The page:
If you were to rub your scalp with one hand whist with the other rubbing the stones of Bowerman's nose, and ask any question, in your next dream the answer will be revealed, because the Bowerman knows.
That's not true, I made that up.
The rock stack is to me not very anthropomorphic, I struggle to see a nose, but the hat is quite clear. So if there is no nose, perhaps the rock had oracular powers. Disprove it.
Parking is scant but available for a few, a pleasant ten minute walk takes us up to the Granite god.
He is tall, perhaps he has a precise height, maybe not, he sits on the edge of a small platform at the bottom of an unnamed rocky Tor above Hayne down.
From up on top of the rocks you can see all the way to Hound Tor and the approximate location of the cairn with cist circle.
This is a very good place to get away from it all, but on a nice day like today, and presumably other days too, there will be other people, not many, but some.
The most popular bit of folklore surrounding Bowerman's nose goes as follows. In the times of William the Conqueror a great Norman warrior (a Bow-man ) settled in the area. He was out hunting with his hounds one day when he he gave chase to a hare. The chase led the huntsman and his hounds crashing through a coven of witches who were about their work. The Huntsman scattered the coven and lost the hare.
The witches cooked up a scheme to revenge their dignity. Some time later Bowerman the bowman was hunting in the area once again when he spotted a pure white hare, a witch in disguise of course.
The witch led the hunter a merry chase until at the top of a hill on Hayne Down the witches sprang their ambush turning Bowerman into a pile of stones and his dogs into the rocks and clitter that surround him.
Now for a bit of amateur etymology. There are other places called "nose" on Dartmoor and it is clear that "nose" is being used as a generic term to describe an outcrop of rock. This meaning has become twisted in the case of Bowerman because in profile he looks very much like a face with a distinct nose. So Bowerman's outcrop has become firmly fixed in modern imagination as Bowerman's nose, wrongly drawing attention to one aspect of the rock pile rather than the whole site itself. So lets discount the nose and concentrate on Bowerman.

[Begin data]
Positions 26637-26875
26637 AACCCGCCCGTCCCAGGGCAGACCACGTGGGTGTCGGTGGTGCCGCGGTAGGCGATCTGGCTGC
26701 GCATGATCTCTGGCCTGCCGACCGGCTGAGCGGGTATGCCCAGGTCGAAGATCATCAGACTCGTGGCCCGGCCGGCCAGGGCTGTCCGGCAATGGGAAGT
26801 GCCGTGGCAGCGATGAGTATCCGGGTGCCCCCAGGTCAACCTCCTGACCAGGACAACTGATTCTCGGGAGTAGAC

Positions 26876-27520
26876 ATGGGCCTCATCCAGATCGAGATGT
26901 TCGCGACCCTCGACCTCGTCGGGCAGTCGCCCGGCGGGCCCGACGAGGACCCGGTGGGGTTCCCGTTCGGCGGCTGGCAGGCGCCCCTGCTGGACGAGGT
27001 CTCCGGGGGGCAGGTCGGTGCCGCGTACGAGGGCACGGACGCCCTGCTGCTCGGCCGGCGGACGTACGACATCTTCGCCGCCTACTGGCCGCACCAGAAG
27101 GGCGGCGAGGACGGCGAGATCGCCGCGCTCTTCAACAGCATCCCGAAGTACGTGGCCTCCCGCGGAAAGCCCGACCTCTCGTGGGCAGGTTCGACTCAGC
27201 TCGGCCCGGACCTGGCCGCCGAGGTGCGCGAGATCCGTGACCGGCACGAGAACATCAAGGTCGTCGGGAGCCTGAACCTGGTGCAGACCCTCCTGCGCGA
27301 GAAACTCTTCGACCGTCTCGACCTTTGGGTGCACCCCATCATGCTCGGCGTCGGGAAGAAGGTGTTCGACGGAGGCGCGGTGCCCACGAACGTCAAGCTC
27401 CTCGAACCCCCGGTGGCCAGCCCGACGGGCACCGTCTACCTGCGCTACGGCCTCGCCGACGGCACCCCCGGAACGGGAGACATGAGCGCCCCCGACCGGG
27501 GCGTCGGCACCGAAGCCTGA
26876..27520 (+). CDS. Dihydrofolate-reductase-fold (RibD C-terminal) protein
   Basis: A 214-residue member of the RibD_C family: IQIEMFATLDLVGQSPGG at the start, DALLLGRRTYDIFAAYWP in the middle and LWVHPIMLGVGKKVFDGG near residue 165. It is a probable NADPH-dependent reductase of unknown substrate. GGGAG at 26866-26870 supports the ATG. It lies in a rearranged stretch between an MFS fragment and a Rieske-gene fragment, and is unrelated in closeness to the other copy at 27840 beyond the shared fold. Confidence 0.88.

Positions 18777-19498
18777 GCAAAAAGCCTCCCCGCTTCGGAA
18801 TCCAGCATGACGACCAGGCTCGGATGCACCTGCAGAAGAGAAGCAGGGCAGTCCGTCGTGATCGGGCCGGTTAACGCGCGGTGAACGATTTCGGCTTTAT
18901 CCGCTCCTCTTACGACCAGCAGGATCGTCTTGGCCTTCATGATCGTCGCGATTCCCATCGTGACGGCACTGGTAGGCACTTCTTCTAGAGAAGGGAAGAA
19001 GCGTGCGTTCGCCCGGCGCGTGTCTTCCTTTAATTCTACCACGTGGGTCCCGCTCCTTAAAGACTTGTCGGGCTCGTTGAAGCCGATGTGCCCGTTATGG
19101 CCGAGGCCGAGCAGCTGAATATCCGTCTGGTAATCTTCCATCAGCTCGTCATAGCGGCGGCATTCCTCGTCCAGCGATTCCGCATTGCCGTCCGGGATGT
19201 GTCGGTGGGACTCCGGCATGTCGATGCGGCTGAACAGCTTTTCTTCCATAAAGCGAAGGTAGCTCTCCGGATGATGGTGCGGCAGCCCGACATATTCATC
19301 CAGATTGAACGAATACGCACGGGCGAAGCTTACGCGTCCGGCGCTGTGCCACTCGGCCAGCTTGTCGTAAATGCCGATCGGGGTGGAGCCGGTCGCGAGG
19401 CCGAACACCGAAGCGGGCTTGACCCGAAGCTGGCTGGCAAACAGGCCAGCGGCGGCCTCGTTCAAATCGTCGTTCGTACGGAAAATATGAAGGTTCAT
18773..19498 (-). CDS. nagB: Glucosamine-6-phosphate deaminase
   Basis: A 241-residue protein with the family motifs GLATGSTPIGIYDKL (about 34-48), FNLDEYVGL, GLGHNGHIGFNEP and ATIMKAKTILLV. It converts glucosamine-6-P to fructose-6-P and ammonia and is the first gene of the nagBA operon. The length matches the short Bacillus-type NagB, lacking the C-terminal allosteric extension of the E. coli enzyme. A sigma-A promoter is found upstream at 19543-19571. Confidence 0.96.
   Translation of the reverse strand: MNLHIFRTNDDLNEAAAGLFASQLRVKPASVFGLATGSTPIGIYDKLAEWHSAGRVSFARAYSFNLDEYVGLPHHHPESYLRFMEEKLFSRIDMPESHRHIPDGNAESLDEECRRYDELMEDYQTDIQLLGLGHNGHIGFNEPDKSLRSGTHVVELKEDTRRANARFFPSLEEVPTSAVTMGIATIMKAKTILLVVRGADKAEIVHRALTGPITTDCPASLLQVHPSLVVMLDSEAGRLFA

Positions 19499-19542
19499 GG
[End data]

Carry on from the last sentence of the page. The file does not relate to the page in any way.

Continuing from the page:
If there was a Norman noble Bowerman or Bowman living in the area he did not leave any traces of his name in the Doomesday book in 1086.
A more tempting theory is to be found if you look into the remnants of the celtic language where here in the far South West anything with Man, Men or Maen translates as "Stone" (in that way Cornwall's famous Men an Tol becomes "Stone with Hole"). Given the word Vawr means "Great" then it is an easy step to see how Vawr Maen "Great Stone" becomes Bowerman.
I liked this theory right up to the point I was told that the Celtic/Cornish tongue would have put the words the other way round ie Maen Vawr.... "Stone Great" because the adjective comes after the noun. To prove the point there is a geological feature in Cornwall called Maen Vawr which over the years has transmogrified into "Man-O-War". But how hard and fast is this adjective/noun rule ? Surely over millennia it could change... or is this just bending facts to fit a favourite theory?